Where were you in 2007? In January of that year there was a revolution in the world of technology: a new product was launched that changed the way we live our lives and how companies collect information about us. The iPhone was released and immediately experienced immense hype due to its numerous functions (phone, music player, web surfing,..). People were thrilled with the compact mobile device, and with further developments and more vendors, smartphones are now here to stay: about 80 percent of the world's population now owns one.
Cell phone applications - or (mobile) "apps" for short - existed before the iPhone, but they proliferated rapidly only after the release of the smartphone. An app is a type of software usually associated with operation on mobile devices such as smartphones or tablets. Some apps are simply copies of popular websites adapted to smartphone displays, while other apps are standalone and completely new programs. When Apple opened its App Store in 2008, there were just 500 mobile applications for iPhone users. Today, there are more than 2.2 million. In the same year, Google launched its own app marketplace, Google Play, which today offers around 3.5 million apps. More than 90% of these apps are available free of charge.
Everyone who uses apps pays a hidden price: the price of their own personal data. As we use them in our daily lives, apps collect information about us that they can use or resell. From browsing history to phone contact lists, little information is safe from them here most of the time. The personal data apps collect about us can, for example, help third parties better target their audience and reach them with targeted advertising messages. As privacy experts, the team at heyData wanted to find out which mobile apps spy the most and are at the forefront when it comes to gaining access to personal data.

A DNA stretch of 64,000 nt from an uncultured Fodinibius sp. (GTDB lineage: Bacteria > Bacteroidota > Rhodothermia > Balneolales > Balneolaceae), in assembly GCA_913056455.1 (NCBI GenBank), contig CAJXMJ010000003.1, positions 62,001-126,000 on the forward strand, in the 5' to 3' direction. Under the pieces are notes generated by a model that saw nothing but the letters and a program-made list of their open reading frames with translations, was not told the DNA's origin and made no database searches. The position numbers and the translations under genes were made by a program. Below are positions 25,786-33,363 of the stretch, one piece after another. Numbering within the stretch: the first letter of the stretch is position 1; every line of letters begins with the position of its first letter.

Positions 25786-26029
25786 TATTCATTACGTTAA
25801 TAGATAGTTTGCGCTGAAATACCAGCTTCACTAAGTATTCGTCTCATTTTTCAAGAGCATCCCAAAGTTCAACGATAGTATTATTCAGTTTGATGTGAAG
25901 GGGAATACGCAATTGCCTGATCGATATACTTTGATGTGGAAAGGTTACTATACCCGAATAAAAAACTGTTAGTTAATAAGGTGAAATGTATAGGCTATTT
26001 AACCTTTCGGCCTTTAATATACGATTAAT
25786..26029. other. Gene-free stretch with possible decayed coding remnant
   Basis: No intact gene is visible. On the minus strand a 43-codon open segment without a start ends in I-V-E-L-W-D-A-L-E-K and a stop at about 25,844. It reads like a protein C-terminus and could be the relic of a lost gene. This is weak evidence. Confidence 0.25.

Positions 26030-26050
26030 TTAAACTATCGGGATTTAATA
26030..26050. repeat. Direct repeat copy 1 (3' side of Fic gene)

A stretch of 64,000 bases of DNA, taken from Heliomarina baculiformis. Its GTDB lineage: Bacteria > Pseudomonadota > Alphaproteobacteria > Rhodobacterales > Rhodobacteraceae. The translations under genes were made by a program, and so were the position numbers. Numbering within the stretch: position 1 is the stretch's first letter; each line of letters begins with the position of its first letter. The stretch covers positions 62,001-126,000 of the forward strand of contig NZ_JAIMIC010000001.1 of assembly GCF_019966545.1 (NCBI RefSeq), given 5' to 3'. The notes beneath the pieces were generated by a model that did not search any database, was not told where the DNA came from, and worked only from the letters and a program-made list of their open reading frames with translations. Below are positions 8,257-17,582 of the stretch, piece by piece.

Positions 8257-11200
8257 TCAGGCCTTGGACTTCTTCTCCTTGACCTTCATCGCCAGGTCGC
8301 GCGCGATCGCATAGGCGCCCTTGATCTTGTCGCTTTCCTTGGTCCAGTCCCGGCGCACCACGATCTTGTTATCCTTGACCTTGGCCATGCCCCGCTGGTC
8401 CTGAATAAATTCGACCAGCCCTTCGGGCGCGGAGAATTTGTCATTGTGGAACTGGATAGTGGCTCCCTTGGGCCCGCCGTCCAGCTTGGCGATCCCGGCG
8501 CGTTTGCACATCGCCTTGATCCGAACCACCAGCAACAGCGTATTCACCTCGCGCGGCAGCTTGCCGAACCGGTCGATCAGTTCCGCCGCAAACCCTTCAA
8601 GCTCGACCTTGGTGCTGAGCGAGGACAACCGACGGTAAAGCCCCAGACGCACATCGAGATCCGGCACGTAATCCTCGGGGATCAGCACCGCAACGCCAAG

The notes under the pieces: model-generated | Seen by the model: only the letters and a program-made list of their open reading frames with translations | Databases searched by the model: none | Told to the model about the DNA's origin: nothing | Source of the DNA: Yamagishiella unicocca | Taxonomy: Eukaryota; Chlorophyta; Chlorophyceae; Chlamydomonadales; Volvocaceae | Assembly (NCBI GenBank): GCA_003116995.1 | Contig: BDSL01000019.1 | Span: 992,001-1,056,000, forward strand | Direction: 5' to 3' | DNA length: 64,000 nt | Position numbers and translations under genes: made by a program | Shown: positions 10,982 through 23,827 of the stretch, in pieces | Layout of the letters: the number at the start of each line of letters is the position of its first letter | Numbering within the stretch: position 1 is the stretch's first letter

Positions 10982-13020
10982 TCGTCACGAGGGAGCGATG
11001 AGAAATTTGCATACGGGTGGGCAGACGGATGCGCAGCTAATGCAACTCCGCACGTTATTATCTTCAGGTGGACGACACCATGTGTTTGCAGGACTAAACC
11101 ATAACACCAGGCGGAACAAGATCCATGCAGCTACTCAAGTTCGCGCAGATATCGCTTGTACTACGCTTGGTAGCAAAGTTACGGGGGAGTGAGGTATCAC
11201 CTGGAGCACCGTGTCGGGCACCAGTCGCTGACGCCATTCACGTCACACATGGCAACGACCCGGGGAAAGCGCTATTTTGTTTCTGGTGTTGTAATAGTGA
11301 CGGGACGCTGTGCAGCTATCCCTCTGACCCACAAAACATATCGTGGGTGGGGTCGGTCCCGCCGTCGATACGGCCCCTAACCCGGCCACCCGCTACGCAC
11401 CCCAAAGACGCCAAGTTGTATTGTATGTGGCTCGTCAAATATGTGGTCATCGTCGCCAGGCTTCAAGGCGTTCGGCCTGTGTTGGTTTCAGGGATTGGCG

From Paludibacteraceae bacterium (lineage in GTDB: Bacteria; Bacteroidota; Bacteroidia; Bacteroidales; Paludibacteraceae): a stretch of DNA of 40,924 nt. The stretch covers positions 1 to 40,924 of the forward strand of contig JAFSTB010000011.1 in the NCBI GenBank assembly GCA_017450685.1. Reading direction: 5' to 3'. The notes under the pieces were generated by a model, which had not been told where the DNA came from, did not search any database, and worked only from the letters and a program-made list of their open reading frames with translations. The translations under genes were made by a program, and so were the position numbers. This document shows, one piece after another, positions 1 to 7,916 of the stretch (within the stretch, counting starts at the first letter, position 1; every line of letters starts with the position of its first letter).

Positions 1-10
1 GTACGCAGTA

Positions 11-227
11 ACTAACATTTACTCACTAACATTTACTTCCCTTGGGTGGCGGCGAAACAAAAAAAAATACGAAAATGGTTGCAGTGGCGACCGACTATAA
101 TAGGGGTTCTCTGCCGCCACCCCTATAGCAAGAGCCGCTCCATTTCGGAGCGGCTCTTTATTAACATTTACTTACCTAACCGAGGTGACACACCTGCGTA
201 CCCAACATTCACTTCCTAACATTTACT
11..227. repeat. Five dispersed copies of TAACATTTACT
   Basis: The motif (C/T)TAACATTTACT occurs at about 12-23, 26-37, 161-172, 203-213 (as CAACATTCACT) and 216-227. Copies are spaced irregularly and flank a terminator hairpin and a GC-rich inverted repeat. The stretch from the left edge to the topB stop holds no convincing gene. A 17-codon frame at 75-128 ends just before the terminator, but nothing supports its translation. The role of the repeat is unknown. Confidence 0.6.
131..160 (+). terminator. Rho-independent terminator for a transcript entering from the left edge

However, apps must ask for permission to access our personal data. However, many app users do not realize when this is the case. If you accept an app's terms and conditions without reading them, you may already be giving permission to access personal data. In other cases, nicely worded pop-ups like "We value your privacy" or "Help us improve" may actually be an access request from an app, giving it permission to use your personal data. By analyzing hundreds of popular, freely available apps on Google Play, we found out which apps in Germany make the most requests to tap into personal data. The result is the list of the top spy apps!
The aim of the study was to find out which apps make the most access requests for personal data. In April 2022, we examined 250 of the most popular apps freely available in Germany on the Google Play app store, including apps for social media, fitness, dating, music, news and traffic. For each available mobile app offered on Google Play, there is a corresponding landing page on play.google.com. On these landing pages, one can find more information about the app, including the data for which the app requires permission to access. This information can be found under the "Permissions" section.
We then recorded all the different permission requests, with the apps that made the most access requests being considered the apps that spied the most. The list of 250 apps was whittled down to a final list of 100 total, which was finally available here available here.